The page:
|Generally safe avalanche conditions. Watch for unstable snow on isolated terrain features.
|Heightened avalanche conditions on specific terrain features. Evaluate snow and terrain carefully; identify features of concern.
|Dangerous avalanche conditions. Careful snowpack evaluation, cautious route-finding, and conservative decision-making essential.
|Very dangerous avalanche conditions. Travel in avalanche terrain not recommended.
|Extraordinarily dangerous avalanche conditions. Avoid all avalanche terrain.
|Likelihood of Avalanches
|Natural and human-triggered avalanches unlikely.
|Natural avalanches unlikely; human-triggered avalanches possible.
|Natural avalanches possible; human-triggered avalanches likely.
|Natural avalanches likely; human-triggered avalanches very likely.
|Natural and human-triggered avalanches certain.
|Avalanche Size and Distribution
|Small avalanches in isolated areas or extreme terrain.
|Small avalanches in specific areas; or large avalanches in isolated areas.
|Small avalanches in many areas; or large avalanches in specific areas; or very large avalanches in isolated areas.
|Large avalanches in many areas; or very large avalanches in specific areas.
|Very large avalanches in many areas.
Seward Highway: A large natural avalanche put 10-15′ debris on the Seward Highway north of Girdwood early this morning. No people were involved with the incident.
|Size (D scale)
|Unlikely to bury a person
|Can bury a person
|Can destroy a house
|4 & 5
|Can destroy part or all of a village
The latest in our parade of storms moved through the area last night, bringing 6-12″ snow to Girdwood and 4-8″ snow to Turnagain Pass and Summit Lake. Easterly winds have been blowing 15-25 mph at ridgetops with gusts of 35-45 mph, making for dangerous avalanche conditions. It is likely a person could trigger an avalanche up to 2′ deep, especially on slopes with fresh wind slabs. Upper-elevation slopes will have the most reactive snow with the potential for the biggest avalanches. Keep in mind, with up to a foot of new snow in the mountains near Girdwood it may also be possible to trigger a storm slab avalanche on sheltered slopes.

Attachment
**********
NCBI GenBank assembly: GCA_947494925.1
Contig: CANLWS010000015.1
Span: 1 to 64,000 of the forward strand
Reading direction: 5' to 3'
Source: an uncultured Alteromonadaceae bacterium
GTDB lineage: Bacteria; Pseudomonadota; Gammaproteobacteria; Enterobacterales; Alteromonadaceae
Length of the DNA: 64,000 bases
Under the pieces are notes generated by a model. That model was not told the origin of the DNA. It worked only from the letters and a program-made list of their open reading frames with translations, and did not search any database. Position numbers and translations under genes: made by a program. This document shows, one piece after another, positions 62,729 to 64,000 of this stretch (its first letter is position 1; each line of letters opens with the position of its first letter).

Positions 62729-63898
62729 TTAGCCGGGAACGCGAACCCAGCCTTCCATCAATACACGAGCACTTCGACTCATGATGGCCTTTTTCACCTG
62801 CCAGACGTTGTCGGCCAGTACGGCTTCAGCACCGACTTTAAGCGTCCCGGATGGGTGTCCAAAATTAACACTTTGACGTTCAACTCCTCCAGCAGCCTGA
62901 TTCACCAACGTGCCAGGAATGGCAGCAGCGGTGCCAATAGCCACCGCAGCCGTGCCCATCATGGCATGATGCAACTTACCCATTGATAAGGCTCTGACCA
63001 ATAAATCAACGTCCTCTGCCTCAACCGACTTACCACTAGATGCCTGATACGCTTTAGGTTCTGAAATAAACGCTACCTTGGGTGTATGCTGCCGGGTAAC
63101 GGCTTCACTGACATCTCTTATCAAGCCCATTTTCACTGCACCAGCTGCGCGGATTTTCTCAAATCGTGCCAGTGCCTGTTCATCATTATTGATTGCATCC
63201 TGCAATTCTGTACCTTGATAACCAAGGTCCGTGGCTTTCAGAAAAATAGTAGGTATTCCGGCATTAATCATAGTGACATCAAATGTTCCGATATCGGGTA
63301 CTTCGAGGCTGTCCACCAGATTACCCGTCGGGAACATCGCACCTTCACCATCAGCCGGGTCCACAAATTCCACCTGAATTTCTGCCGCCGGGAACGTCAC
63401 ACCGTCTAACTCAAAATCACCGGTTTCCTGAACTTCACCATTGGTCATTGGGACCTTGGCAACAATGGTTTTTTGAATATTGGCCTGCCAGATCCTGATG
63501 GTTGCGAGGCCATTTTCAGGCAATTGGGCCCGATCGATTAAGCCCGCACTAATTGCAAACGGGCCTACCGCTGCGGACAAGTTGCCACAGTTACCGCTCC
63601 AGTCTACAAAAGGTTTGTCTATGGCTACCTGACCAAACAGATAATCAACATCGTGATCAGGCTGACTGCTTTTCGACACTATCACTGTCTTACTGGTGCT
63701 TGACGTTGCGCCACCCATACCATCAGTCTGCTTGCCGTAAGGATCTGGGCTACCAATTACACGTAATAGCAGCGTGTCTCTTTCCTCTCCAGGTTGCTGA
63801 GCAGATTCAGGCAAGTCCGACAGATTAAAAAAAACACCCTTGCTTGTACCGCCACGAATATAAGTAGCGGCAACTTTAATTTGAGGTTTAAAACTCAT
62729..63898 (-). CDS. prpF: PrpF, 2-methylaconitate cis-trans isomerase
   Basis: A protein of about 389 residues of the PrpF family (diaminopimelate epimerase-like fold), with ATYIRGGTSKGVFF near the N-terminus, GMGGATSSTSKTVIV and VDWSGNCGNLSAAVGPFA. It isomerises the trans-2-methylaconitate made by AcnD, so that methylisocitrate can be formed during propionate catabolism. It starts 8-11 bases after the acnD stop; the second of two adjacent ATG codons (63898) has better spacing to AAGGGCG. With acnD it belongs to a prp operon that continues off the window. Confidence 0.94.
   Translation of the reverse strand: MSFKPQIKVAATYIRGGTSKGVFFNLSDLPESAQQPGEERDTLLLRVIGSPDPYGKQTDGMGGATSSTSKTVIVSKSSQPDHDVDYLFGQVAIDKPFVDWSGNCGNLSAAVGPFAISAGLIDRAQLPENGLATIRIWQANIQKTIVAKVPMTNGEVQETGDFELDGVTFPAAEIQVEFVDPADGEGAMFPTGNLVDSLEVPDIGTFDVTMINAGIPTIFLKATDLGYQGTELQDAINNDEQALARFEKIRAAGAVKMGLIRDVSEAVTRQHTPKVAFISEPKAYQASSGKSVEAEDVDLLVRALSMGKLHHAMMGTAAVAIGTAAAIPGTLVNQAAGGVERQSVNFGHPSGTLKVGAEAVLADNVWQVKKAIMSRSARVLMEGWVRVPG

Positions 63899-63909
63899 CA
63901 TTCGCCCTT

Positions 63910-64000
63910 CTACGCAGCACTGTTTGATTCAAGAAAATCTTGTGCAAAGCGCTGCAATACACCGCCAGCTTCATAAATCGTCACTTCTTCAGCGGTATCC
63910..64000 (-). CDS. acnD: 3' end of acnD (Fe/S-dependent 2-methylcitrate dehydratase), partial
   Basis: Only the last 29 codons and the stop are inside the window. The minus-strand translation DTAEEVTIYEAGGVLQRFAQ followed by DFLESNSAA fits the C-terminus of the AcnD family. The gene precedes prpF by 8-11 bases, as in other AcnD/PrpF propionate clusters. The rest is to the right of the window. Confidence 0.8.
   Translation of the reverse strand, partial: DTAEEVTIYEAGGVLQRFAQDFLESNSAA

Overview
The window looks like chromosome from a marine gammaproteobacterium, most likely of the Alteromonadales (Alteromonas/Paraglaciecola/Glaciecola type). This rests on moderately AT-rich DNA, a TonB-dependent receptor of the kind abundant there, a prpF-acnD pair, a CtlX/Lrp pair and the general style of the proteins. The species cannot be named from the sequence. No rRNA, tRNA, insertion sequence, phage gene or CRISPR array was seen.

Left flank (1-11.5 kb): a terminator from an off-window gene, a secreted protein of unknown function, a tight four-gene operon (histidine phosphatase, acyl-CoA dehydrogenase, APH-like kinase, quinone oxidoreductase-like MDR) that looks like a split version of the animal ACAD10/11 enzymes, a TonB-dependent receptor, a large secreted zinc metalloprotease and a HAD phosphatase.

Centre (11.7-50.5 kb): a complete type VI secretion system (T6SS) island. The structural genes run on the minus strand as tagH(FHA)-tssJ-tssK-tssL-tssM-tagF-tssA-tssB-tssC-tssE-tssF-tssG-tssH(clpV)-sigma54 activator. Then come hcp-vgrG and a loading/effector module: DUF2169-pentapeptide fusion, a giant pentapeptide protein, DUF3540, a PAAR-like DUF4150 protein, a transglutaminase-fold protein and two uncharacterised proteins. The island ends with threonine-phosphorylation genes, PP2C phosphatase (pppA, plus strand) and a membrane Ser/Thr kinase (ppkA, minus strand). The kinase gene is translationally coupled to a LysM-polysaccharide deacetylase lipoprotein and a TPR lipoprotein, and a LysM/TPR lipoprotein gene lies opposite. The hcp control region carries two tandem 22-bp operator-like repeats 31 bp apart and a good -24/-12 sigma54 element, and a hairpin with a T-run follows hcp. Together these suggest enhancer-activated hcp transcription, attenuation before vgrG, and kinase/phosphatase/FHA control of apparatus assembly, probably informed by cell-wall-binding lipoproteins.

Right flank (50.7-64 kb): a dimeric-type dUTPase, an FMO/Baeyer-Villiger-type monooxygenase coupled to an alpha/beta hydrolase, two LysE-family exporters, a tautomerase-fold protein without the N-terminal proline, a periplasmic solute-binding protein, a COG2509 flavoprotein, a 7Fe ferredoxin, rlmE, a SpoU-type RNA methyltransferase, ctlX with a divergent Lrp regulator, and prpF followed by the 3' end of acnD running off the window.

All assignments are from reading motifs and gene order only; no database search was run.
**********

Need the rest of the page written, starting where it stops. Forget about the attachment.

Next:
Clouds are expected to break up through the day today, with winds already starting to die down this morning. Don’t let the fair weather catch you off guard- new wind slabs will be reactive through the day. If the sun ends up making an appearance, we will likely see some solar-triggered activity. On the small side this could look like rollerballs falling off trees and rocks, but there is also the potential that small wet loose avalanches will trigger bigger slabs. Be careful with your terrain choices, avoiding steep slopes near ridgelines, below convex rolls and in steep gullies, and be aware of the terrain above you. Pay attention to the classic warning signs of dangerous avalanche conditions- shooting cracks, fresh avalanche activity, and collapsing. With one large avalanche putting debris on the highway just north of Girdwood early this morning, we know we are dealing with a dangerous setup.
Loose wet avalanches: Mixed rain and snow up to 1000′ will make loose wet avalanches possible in the lower elevations.